Stresses
Species mortality
Biological resource use Hunting & trapping terrestrial animals - Persecution/control Timing Scope Severity Impact
Ongoing Minority (<50%) Negligible declines Low Impact: 4
Stresses
Species mortality
Biological resource use Hunting & trapping terrestrial animals - Unintentional effects (species is not the target) Timing Scope Severity Impact
Ongoing Minority (<50%) Slow, Significant Declines Low Impact: 5
Stresses
Species mortality
Biological resource use Logging & wood harvesting - Unintentional effects: (large scale) [harvest] Timing Scope Severity Impact
Ongoing Majority (50-90%) Slow, Significant Declines Medium Impact: 6
Stresses
Ecosystem degradation, Ecosystem conversion
Biological resource use Logging & wood harvesting - Unintentional effects: (subsistence/small scale) [harvest] Timing Scope Severity Impact
Ongoing Minority (<50%) Slow, Significant Declines Low Impact: 5
Stresses
Species disturbance, Ecosystem degradation
Climate change & severe weather Storms & flooding Timing Scope Severity Impact
Past, Likely to Return Minority (<50%) Slow, Significant Declines Past Impact
Stresses
Ecosystem degradation, Reduced reproductive success
Invasive and other problematic species, genes & diseases Invasive non-native/alien species/diseases - Canis familiaris Timing Scope Severity Impact
Past, Likely to Return Minority (<50%) Slow, Significant Declines Past Impact
Stresses
Species mortality
Invasive and other problematic species, genes & diseases Problematic native species/diseases - Mycobacterium tuberculosis Timing Scope Severity Impact
Ongoing Minority (<50%) Unknown Unknown
Stresses
Species mortality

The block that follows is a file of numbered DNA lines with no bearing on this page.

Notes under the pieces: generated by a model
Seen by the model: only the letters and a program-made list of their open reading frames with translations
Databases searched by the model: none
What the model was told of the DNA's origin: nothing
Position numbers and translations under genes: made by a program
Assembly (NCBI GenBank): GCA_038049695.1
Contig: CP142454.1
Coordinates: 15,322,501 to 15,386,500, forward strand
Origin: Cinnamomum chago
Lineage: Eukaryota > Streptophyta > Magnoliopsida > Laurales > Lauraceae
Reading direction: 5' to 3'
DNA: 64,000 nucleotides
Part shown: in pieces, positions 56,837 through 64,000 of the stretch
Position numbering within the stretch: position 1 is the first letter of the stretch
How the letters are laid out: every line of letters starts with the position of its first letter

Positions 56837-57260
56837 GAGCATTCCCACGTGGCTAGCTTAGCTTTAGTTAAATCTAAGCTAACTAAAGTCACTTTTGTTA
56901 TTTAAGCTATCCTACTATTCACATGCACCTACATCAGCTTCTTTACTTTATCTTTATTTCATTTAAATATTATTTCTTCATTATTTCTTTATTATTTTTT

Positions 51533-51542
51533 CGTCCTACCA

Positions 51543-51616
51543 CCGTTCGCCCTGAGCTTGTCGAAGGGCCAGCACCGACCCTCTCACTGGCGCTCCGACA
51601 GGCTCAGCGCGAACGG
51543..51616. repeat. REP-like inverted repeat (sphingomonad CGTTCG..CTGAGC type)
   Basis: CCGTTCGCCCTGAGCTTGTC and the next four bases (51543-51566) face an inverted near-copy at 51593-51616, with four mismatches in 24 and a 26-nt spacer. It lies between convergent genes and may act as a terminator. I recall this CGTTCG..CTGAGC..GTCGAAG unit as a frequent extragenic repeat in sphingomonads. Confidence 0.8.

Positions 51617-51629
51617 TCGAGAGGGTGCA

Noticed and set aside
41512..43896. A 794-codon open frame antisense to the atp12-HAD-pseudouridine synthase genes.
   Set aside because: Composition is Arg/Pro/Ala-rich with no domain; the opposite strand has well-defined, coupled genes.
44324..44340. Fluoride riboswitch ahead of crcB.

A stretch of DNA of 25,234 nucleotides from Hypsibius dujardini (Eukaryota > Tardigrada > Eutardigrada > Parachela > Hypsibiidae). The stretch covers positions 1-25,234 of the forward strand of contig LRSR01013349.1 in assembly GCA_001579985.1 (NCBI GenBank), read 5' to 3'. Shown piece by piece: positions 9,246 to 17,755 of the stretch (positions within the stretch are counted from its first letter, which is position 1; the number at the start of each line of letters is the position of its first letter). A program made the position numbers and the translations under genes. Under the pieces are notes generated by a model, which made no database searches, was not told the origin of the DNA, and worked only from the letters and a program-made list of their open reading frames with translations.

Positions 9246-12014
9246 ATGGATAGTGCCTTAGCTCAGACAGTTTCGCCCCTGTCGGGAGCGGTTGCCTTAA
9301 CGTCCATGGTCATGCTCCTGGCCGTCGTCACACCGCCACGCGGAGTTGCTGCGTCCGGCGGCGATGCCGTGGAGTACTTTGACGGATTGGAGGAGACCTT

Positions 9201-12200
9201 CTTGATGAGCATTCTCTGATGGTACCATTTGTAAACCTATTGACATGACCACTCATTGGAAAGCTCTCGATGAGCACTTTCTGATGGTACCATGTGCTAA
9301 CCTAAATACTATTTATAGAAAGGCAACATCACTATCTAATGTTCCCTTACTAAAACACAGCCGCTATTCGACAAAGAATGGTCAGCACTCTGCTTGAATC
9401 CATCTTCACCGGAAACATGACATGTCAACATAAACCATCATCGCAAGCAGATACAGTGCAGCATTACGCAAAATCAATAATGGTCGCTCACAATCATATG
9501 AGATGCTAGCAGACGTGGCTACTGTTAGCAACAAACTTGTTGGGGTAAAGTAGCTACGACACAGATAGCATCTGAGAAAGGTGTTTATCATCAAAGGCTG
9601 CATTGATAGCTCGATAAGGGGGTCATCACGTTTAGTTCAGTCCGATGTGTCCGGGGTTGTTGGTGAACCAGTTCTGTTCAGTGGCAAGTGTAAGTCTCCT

Natural system modifications Fire & fire suppression - Trend Unknown/Unrecorded Timing Scope Severity Impact
Past, Likely to Return Minority (<50%) Rapid Declines Past Impact
Stresses
Indirect ecosystem effects, Ecosystem degradation
Residential & commercial development Commercial & industrial areas Timing Scope Severity Impact
Ongoing Minority (<50%) Slow, Significant Declines Low Impact: 5
Stresses
Ecosystem degradation, Ecosystem conversion
Residential & commercial development Tourism & recreation areas Timing Scope Severity Impact
Ongoing Minority (<50%) Slow, Significant Declines Low Impact: 5
Stresses
Species disturbance, Ecosystem degradation, Ecosystem conversion
Transportation & service corridors Roads & railroads Timing Scope Severity Impact
Ongoing Minority (<50%) Unknown Unknown
Stresses
Species mortality

Utilisation
Purpose Primary form used Life stage used Source Scale Level Timing
Food - human - - Non-trivial Recent
Pets/display animals, horticulture - - Non-trivial Recent
Sport hunting/specimen collecting - - Non-trivial Recent

Recommended citation
BirdLife International (2021) Species factsheet: Casuarius casuarius. Downloaded from http://www.birdlife.org on 20/10/2021. Recommended citation for factsheets for more than one species: BirdLife International (2021) IUCN Red List for birds. Downloaded from http://www.birdlife.org on 20/10/2021.